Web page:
Why You Shouldn't Buy Presents for the Holidays
Princeton University Press: 174 pp., $9.95
Leave it to an economist to make an impassioned argument for why we shouldn't give gifts, especially during the holidays. Joel Waldfogel's "Yuletide research" led him to the conclusion many of us came to years ago but have felt powerless to act upon. "Where others see hearthside scenes of sharing," Waldfogel sees "a large and organized institution for value destruction, hiding in plain sight but obscured for most people by their own childhood memories." Each winter, we spend $85 billion on gifts that are, in economic terms, a "deadweight loss." "What's distinctive about all this spending is that, except for the prearranged gifts for teenagers, the choices are not made by the ultimate consumers. For the rest of the year, the people who will ultimately use the stuff choose what they buy. As a result, buyers normally choose things they correctly expect to enjoy using." Santa, nicknamed by Waldfogel "the red tornado," is more likely to give the sweater with the rooster, the cribbage board and the singing fish than presents recipients actually want. What to do? You can't, even this economist admits, give cash. You can give gift cards or, what is Waldfogel's best solution, charity gift cards. It's a wonderful idea. I just don't know how to break it to my kids.
Why Architecture Matters
Yale University Press: 274 pp., $26
"Architecture begins to matter," writes veteran architecture critic Paul Goldberger, "when it goes beyond protecting us from the elements, when it begins to say something about the world -- when it begins to take on the qualifications of art." Somewhere in the landscape between art and practicality are buildings that cause us to feel and think; these are the buildings that, like art, can make our lives better. Goldberger explores the intentions of architects -- the way a beautiful cornice on a 9th Avenue tenement in New York City can create a civilized environment, the way Frank Lloyd Wright created an "ennobling" building for workers at the Johnson's Wax Building in Racine, Wis., the way the Vietnam memorial in Washington, D.C., serves a civic purpose. He explores the ways that different people react to different spaces. A building one person finds exhilarating will make another feel adrift. Like many readers, I find graceful explanations of the effects of architecture on my life extremely helpful; the scale and depth of the actual experience can make it difficult to locate and describe. Goldberger walks us around the globe, ending with a chapter on cities, community and new urbanism. Transcendent architecture, he writes, has the power to invoke "that aspect of human aspiration that makes us want to connect to what has come before, to make of it something different and our own, and to speak to those who will follow us."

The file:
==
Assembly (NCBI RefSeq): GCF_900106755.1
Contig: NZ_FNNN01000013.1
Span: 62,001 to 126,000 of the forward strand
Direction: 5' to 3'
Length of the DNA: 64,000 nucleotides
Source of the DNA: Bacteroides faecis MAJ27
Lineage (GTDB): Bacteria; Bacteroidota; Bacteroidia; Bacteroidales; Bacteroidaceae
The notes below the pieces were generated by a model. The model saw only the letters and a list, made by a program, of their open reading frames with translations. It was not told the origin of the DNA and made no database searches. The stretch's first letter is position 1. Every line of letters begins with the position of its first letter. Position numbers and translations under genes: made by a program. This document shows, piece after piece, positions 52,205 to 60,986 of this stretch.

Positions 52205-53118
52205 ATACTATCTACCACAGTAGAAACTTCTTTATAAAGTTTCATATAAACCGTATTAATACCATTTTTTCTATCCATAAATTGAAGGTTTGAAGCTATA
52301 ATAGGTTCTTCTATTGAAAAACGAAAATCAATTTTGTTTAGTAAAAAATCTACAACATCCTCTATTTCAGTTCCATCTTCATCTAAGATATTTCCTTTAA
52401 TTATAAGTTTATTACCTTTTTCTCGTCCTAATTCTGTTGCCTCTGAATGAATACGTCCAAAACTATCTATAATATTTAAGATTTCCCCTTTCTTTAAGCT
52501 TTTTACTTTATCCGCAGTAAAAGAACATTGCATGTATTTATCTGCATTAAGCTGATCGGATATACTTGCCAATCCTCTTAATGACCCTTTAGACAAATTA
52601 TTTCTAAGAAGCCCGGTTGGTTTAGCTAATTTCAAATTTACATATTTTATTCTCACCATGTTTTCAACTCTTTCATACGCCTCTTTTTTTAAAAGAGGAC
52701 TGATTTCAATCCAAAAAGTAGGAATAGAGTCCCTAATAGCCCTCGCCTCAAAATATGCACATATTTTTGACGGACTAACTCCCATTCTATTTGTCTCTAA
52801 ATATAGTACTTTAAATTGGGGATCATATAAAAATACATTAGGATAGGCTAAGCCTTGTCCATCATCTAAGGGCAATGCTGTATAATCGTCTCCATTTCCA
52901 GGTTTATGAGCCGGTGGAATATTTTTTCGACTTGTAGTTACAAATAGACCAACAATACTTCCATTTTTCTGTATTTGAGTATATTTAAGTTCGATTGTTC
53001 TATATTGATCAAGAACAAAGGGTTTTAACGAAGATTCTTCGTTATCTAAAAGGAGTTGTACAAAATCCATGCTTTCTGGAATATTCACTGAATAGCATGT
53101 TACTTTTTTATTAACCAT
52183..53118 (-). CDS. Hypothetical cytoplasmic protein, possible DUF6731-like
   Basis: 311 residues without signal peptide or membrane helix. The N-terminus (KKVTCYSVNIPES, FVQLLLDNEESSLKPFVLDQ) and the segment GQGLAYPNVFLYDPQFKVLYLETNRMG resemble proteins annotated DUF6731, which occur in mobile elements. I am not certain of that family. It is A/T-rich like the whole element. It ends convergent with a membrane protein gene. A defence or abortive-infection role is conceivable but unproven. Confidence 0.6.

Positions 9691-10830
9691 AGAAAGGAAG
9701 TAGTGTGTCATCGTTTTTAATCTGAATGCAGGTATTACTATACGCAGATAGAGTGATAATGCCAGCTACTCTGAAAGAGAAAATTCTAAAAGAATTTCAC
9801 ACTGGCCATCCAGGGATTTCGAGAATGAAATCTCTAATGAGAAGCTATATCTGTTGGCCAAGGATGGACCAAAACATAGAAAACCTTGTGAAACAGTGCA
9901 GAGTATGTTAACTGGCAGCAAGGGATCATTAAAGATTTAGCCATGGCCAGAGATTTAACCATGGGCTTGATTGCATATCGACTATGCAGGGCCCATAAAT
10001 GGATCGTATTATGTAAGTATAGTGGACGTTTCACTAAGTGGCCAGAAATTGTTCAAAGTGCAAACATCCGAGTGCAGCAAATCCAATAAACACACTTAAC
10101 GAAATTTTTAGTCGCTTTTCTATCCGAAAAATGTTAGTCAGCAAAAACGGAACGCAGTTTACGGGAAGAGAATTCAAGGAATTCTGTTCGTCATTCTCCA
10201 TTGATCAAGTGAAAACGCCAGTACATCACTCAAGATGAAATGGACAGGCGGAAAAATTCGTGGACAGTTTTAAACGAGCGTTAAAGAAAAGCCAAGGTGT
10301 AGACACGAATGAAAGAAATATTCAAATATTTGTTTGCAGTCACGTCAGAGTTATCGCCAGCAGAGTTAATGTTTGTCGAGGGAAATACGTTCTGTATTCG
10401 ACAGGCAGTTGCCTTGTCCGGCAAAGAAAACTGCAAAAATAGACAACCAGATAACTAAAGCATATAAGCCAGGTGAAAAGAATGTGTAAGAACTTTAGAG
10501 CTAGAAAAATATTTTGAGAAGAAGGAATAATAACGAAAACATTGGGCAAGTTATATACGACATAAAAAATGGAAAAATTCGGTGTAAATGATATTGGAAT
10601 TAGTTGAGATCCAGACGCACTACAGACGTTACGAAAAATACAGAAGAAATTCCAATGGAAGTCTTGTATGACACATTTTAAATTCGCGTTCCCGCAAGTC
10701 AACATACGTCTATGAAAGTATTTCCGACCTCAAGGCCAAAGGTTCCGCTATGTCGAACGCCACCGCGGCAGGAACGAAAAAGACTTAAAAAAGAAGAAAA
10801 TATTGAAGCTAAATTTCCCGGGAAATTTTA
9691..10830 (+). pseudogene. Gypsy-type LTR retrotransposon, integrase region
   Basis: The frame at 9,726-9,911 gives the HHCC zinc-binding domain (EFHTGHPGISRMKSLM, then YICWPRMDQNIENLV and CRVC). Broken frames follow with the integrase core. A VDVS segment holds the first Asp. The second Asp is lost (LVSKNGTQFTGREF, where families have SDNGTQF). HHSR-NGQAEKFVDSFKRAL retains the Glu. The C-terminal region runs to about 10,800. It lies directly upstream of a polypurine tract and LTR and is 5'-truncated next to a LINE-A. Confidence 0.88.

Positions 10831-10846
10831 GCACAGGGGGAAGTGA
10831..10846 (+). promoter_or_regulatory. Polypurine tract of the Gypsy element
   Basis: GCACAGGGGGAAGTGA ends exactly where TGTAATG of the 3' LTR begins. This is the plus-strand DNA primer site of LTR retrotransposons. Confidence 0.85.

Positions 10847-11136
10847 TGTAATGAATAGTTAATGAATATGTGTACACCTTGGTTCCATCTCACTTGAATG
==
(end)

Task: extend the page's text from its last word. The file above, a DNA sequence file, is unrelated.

Reclaiming Education for All of Us
New Press: 178 pp., $19.95
You can't judge a child by his test scores, writes Mike Rose, a professor at the UCLA Graduate School of Education and Information Studies. If education helps to create citizens and not just economic entities, we need a clearer vision of what education means in a democracy. More meditation than diatribe, Rose puts into clear words what so many of us feel is lacking in our children's education. "We live in an anxious age and seek our grounding, our assurances in ways that don't satisfy our longing -- that, in fact, make things worse. We've lost hope in the public sphere and grab at private solutions, which undercut the sharing of obligation and risk and keep us scrambling for individual advantage. We've narrowed the purpose of schooling to economic competitiveness, our kids becoming economic indicators. We've reduced our definition of human development and achievement -- that miraculous growth of intelligence, sensibility, and the discovery of the world -- to a test score." While he does not provide many practical suggestions for improvements, Rose recalibrates our thinking in this little book, the first step toward change.